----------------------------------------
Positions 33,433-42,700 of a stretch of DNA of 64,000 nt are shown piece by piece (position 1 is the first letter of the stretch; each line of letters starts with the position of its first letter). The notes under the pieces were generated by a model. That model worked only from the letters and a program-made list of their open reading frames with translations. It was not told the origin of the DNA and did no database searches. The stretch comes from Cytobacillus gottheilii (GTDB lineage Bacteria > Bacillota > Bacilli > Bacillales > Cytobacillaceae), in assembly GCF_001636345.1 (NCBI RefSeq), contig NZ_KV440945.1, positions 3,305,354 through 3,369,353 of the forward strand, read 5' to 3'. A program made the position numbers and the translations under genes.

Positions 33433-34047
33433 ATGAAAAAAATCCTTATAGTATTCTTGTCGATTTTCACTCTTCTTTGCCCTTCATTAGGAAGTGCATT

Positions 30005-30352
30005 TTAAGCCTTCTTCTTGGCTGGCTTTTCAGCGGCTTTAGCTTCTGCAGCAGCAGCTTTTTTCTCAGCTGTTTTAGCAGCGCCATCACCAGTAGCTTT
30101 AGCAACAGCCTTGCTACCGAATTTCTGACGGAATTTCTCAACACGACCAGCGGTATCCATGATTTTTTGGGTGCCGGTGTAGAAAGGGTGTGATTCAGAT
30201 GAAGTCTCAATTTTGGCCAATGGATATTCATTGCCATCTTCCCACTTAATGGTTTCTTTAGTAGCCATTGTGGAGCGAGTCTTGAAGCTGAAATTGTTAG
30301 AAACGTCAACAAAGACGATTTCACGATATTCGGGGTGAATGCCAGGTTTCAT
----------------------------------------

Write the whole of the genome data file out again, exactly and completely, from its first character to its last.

Positions 33,433-42,700 of a stretch of DNA of 64,000 nt are shown piece by piece (position 1 is the first letter of the stretch; each line of letters starts with the position of its first letter). The notes under the pieces were generated by a model. That model worked only from the letters and a program-made list of their open reading frames with translations. It was not told the origin of the DNA and did no database searches. The stretch comes from Cytobacillus gottheilii (GTDB lineage Bacteria > Bacillota > Bacilli > Bacillales > Cytobacillaceae), in assembly GCF_001636345.1 (NCBI RefSeq), contig NZ_KV440945.1, positions 3,305,354 through 3,369,353 of the forward strand, read 5' to 3'. A program made the position numbers and the translations under genes.

Positions 33433-34047
33433 ATGAAAAAAATCCTTATAGTATTCTTGTCGATTTTCACTCTTCTTTGCCCTTCATTAGGAAGTGCATT

Positions 30005-30352
30005 TTAAGCCTTCTTCTTGGCTGGCTTTTCAGCGGCTTTAGCTTCTGCAGCAGCAGCTTTTTTCTCAGCTGTTTTAGCAGCGCCATCACCAGTAGCTTT
30101 AGCAACAGCCTTGCTACCGAATTTCTGACGGAATTTCTCAACACGACCAGCGGTATCCATGATTTTTTGGGTGCCGGTGTAGAAAGGGTGTGATTCAGAT
30201 GAAGTCTCAATTTTGGCCAATGGATATTCATTGCCATCTTCCCACTTAATGGTTTCTTTAGTAGCCATTGTGGAGCGAGTCTTGAAGCTGAAATTGTTAG
30301 AAACGTCAACAAAGACGATTTCACGATATTCGGGGTGAATGCCAGGTTTCAT